Building polyglot packages for OpenWrap and NuPack

As we approach a first full-featured OpenWrap release, it’s time to provide package builders some guidance in how to build good packages.

For a week now, the OpenWrap client has supported the NuPack package and feed format for assemblies. We don’t support powershell scripts so far, as OpenWrap doesn’t have a dependency on it, but assemblies in the /lib folder are fully supported.

Test your packages

The easiest way to test a nupack package is to use the convert-nupack command available in OpenWrap.

PS C:\tmp> o convert-nupack .\ Castle.Core.1.1.0.wrap
# OpenWrap v1.0.0.0 ['C:\Users\sebastien.lambla\AppData\Local\OpenWrap\wraps\_cache\openwrap-\bin-net35\OpenWrap.dll'] Package successfully converted.

This will convert the NuPack into an OpenWrap package. You can then add this package to your system repository or to any other project as usual.

Understand framework profiles

The resolution logic between NuPack and OpenWrap is slightly different.

NuPack will add references to the dlls it finds in a folder called /lib/[Framework][Version], and only in that package.

OpenWrap, because it focuses on solving dependency resolution at run-time too, supports dynamically swapping assemblies by name, and will process any compatible assembly in the package. An example will make it clearer.

The Newtonsoft.Json package contains a .net 2.0 specific dll in /lib/20 called Newtonsoft.Json.Net20.dll, and a 3.5 version in /lib/35. Only one of those references should be included.

NuPack will only add the /20 or the /35 libraries to your project. OpenWrap however will find two assemblies named differently, and provided you are resolving those assemblies in a .net 3.5 environment, will import both.

The correct way to package your assembly is to name the same assembly targeting different frameworks the same, and put them in the correct folder.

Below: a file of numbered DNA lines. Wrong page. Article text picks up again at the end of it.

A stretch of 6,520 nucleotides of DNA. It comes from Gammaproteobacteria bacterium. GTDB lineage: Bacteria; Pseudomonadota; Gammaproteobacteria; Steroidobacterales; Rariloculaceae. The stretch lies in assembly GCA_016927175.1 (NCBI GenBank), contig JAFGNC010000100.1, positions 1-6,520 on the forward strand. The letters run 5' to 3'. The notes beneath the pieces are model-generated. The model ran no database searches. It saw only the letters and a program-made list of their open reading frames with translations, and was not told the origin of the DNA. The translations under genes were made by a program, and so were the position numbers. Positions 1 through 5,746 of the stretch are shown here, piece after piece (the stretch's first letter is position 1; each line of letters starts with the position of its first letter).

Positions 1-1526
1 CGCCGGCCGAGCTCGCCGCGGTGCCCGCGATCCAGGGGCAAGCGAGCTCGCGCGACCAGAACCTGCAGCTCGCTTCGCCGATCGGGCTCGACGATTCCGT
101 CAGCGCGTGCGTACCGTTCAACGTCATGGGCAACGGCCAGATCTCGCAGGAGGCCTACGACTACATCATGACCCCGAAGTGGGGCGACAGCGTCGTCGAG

To sum up, here’s the structure that should be used to package your assemblies targeting different versions.


  • /lib
    • /20
      • Newtonsoft.Json.dll (formerly /lib/20/Newtonsoft.Json.Net20.dll)
    • /35
      • Newtonsoft.Json.dll (formerly /lib/35/Newtonsoft.Json.dll)


  • /bin-net20
    • Newtonsoft.Json.dll (formerly /lib/20/Newtonsoft.Json.Net20.dll)
  • /bin-net35
    • Newtonsoft.Json.dll (formerly /lib/35/Newtonsoft.Json.dll)

Version your packages

Versioning of packages is vital for good package management. I’m not entirely sure what the versioning behaviour for NuPack is, but OpenWrap is quite opiniated. Each package can and should be versioned using the Major.Minor.Build.Revision format.

When you take a dependency on a package version however, OpenWrap will ignore the Revision component, and automatically import any new revision of a package next time you update.

The reason for this is to enable hot patching packages to correct issues without users having to change the dependency they declared.

Let’s take an example. Let’s push a package to a remote repository.

PS C:\tmp> o publish-wrap server .\castle.core- -debug
# OpenWrap v1.0.0.0 ['C:\Users\sebastien.lambla\AppData\Local\OpenWrap\wraps\_cache\openwrap-\bin-net35\OpenWrap.dll'] Publishing package 'castle.core-' to 'server'

I now add a dependency to my project (you would do the same using xml in your .nuspec if you build for NuPack).

depends: castle.core =

And I ask OpenWrap to fetch the latest packages.

PS C:\tmp\castle.user> o update-wrap
# OpenWrap v1.0.0.0 ['C:\tmp\castle.user\wraps\_cache\openwrap-\bin-net35\OpenWrap.dll'] 'Project repository' up-to-date as 'openwrap-' <= 'openwrap-'. 'System repository' up-to-date as 'Castle.Core-2.5.1' <= 'Castle.Core-2.5.1'. Copying 'Castle.Core-' from 'server' to 'Project repository' 'Project repository' up-to-date as 'openfilesystem-' <= 'openfilesystem-'. 'Project repository' up-to-date as 'sharpziplib-' <= 'sharpziplib-'. Making sure the cache is up-to-date...

Of course, you would’ve had the same result by simply asking OpenWrap to add the pacakge with the add-wrap command.